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Re: (looong) PCTFREE, PCTUSED and ASSM

From: Richard Foote <>
Date: Thu, 13 Nov 2003 02:39:24 -0800
Message-ID: <>

Hi Tanel,

I think there's a logical reason why ASSM is designed to behave as you describe below.

There's a bit of a balancing act going on here between nice, efficient performance of inserts vs. nice compact, efficient use of storage within a segment. The issue that Oracle has is that it has no real ideal of the average row sizes to be inserted in the future. An insert will only be attempted in a block where it *could* fit, however if it still fails, then we've wasted valuable resources and have to perform additional I/O to find an appropriate block.Yuck !! So should Oracle just treat it as bad luck and "hope" that an appropriate row will eventually turn up or risk the case where the same failure occurs again and again and again with the same block ? Who know which of the two might happen ?

Oracle has chosen the side of caution. It's given the insert some kinda chance by selecting a block where it could fit in, but has decided to make the block full and ensure that similarly size rows don't fall for the same trap again.

Personally, I think an improvement could be made to "relegate" such blocks that fail on insert to the next lowest free boundary so that the same size row won't be tempted by the same block. Also, a change in behaviour in how Oracle deals with a row which it knows "must" fit in a block vs. where it "might" fit in a block might be beneficial and how it classes a particular row size. For example, if a row is 45% of a block, should it consider the 25-50 free space blocks where it "might" fit or only 50% or more free space blocks where it "will" fit. What about rows that are 26% of a block in size, should it consider the 25-50% free space blocks will it will "very likely" fit or the 50% or more free space blocks where again it will definitely fit ? By relegating a block, you help narrow down similarly based previous failures as Oracle goes for the could fit solution.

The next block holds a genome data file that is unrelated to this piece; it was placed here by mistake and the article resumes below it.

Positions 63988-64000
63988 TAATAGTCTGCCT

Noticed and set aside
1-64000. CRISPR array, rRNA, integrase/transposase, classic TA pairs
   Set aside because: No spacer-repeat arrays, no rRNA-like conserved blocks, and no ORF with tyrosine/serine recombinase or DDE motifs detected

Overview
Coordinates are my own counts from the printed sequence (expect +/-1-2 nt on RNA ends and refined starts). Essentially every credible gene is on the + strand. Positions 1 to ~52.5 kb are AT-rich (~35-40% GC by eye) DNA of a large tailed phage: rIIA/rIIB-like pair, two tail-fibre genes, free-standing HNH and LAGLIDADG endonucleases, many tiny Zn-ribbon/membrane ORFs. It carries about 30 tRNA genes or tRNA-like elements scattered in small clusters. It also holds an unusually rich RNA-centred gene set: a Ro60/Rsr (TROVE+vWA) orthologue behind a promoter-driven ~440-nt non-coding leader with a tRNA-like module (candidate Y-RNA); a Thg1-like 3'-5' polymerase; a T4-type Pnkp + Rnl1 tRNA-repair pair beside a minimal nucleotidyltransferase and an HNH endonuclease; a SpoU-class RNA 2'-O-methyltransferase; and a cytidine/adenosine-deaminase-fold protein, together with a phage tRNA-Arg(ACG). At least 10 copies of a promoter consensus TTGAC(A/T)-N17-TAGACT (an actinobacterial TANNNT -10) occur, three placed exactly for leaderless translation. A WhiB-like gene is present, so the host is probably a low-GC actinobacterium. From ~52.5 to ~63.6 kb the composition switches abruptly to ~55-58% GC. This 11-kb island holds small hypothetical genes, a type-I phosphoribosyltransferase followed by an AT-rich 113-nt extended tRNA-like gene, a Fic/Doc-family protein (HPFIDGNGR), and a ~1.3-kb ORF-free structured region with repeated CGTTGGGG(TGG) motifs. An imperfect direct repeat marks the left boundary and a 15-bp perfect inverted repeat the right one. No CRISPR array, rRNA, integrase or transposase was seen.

As it stands, making a block (potentially prematurely) full to prevent similar failures in the near future makes some kinda sense.



> In ASSM, as you said, we have currently 6 different freeness statuses for
> table blocks, 0 = unformatted, 1 = logically full, 2 = 0-25% free, 3 =
> 25-50% free, 4 = 50%-75% free, 5= 75-100% free. When a datablock is filled
> to some level, it's corresponding bit vector in it's level 1 bitmap block
> updated to reflect its "freeness". When a block is 90% full for example,
> it's FS will be set to 0-25% free. However, if the block freeness drops
> below PCTFREE, it's freeness state will go to "FULL" regardless what's the
> percentage of free space in your block - it's PCTFREE that matters. You
> easily trace it using events 10612 and 10613. At least in 9.2 it seems
> also these blocks are marked FULL, which are rejected for an insert
> the new row would have caused the free space drop below PCTFREE. Even if
> existing block is 99% free and could accommodate several smaller rows in
> future. This seemed a bit odd for me, because I thought that ASSM was
> supposed to eliminate the problem with inserting heavily varying sized
> but few of my tests didn't show that good results. Maybe we'll see this
> improved in future versions.

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Author: Richard Foote

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Received on Thu Nov 13 2003 - 04:39:24 CST

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